Wednesday, January 30, 2013

“We like to be on the corner of Main and Main,” he says. “It's no different than McDonald's.”

Yeah, no rat-shit.

Old Circuit City in Clybourn Corridor gets new lease on life
(Crain's) — A self-storage company has bought a mostly empty building in the Clybourn Corridor shopping district that once housed a Circuit City, paying about half of the $20 million owed on the property when its lender filed to foreclose two years ago.
A trust associated with Barrington-based Life Storage Centers LLC purchased the building at 1030 W. North Ave. for $10.8 million in March from a venture of Miami Beach, Fla.-based LNR Property LLC, a so-called special servicer of troubled loans, county records show.
Circuit City Stores Inc. once leased about 35,000 square feet, or 31 percent of the four-story, 114,000-square-foot building. But the electronics retailer closed the store in November 2008 and went out of business the following year.

By June 2010 the previous ownership group, led by Chicago furniture dealer Lloyd Stein, began missing payments on a securitized loan encumbering the building, according to a foreclosure suit a loan trustee filed in October of that year.
The LNR venture took ownership of the property in March 2011, according to a sheriff's deed. Mr. Stein did not return a call seeking comment.
Cheri Grossman, senior acquisitions officer for Chicago-based JRG Capital Partners LLC, which invests in underutilized urban properties, says Circuit City was likely seen by its lender as a stable retailer that would generate a reliable income steam. Circuit City began its lease in 2003, with the former owners taking out the loan the following year.

“You could see how you could get a loan that in today's market is hard to imagine,” she says. “But it was done based on the economics of the time.”
Ms. Grossman says JRG toured the property for a possible acquisition but ultimately decided not to bid because they don't have a specific use in mind for it.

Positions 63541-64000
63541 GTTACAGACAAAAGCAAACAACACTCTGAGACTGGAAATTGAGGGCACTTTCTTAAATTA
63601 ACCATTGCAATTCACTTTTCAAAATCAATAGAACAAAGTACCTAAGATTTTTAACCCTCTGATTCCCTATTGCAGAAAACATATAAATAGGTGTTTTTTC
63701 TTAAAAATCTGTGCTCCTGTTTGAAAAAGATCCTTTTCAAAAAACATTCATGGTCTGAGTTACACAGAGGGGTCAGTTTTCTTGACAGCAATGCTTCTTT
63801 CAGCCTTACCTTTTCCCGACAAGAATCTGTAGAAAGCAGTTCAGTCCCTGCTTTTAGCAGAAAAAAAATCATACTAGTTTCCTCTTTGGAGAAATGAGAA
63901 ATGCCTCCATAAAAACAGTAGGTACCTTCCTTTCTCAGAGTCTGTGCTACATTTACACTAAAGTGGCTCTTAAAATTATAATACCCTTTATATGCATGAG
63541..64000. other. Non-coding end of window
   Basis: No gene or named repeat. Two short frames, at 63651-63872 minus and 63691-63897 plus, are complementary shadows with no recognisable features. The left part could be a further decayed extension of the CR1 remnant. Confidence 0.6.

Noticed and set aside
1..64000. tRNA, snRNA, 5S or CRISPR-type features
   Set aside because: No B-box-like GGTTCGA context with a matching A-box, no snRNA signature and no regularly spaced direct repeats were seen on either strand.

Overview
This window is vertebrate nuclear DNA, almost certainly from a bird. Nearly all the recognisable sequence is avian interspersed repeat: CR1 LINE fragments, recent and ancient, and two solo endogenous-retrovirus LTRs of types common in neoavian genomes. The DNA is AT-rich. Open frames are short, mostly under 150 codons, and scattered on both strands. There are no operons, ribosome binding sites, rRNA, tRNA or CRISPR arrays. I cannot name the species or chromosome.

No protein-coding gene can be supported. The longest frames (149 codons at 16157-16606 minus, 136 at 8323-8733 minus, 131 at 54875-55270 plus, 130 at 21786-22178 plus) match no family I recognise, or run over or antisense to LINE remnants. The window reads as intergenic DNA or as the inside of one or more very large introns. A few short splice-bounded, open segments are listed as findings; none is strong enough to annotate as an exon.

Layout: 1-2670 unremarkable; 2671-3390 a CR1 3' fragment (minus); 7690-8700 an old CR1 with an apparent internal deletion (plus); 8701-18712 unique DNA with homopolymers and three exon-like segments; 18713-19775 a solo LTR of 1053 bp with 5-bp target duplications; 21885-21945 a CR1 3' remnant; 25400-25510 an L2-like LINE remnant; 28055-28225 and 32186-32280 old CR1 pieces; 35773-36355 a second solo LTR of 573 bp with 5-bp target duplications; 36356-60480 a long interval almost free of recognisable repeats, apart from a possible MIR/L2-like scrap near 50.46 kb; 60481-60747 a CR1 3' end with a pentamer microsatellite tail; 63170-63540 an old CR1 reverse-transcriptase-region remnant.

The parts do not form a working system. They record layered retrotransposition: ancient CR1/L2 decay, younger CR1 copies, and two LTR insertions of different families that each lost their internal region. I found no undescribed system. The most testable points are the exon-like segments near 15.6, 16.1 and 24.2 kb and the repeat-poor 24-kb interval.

“I definitely think it was priced based on the vacancy of the building and the need for a redevelopment,” says Christopher Barry, a co-owner of Life Storage.
Life Storage had been scouting for a site in the area for about five years, he says. He likes the location across from an Old Navy store and other retailers.

“We like to be on the corner of Main and Main,” he says. “It's no different than McDonald's.”
The project will include at least one level of self-storage, as well as retail and office space, Mr. Barry explains. The exact layout will depend on how leasing proceeds. He says one retailer was interested in taking the first two floors of the building; he declines to name the company.
Some of Life Storage's 18 current locations take a mixed-used approach, says Mr. Barry, while others are stand-alone storage facilities.

The Life Storage-affiliated trust in March borrowed $11.7 million from several individuals and a family trust that listed Chicago-based investment firm Performance Trust Capital Partners LLC as its address, county records show. A message left for a Performance Trust executive was not returned.
Mr. Barry says the loan will pay for interior and exterior enhancements, plus fund tenant improvement costs.
The property also includes a 200-space attached parking garage and a basement. Just one tenant, a gym, is currently leasing space in the structure, Mr. Barry says. It occupies about 10,000 square feet, according to real estate data provider CoStar Group Inc.
This blog wonders just who these individuals are....


No comments:

Post a Comment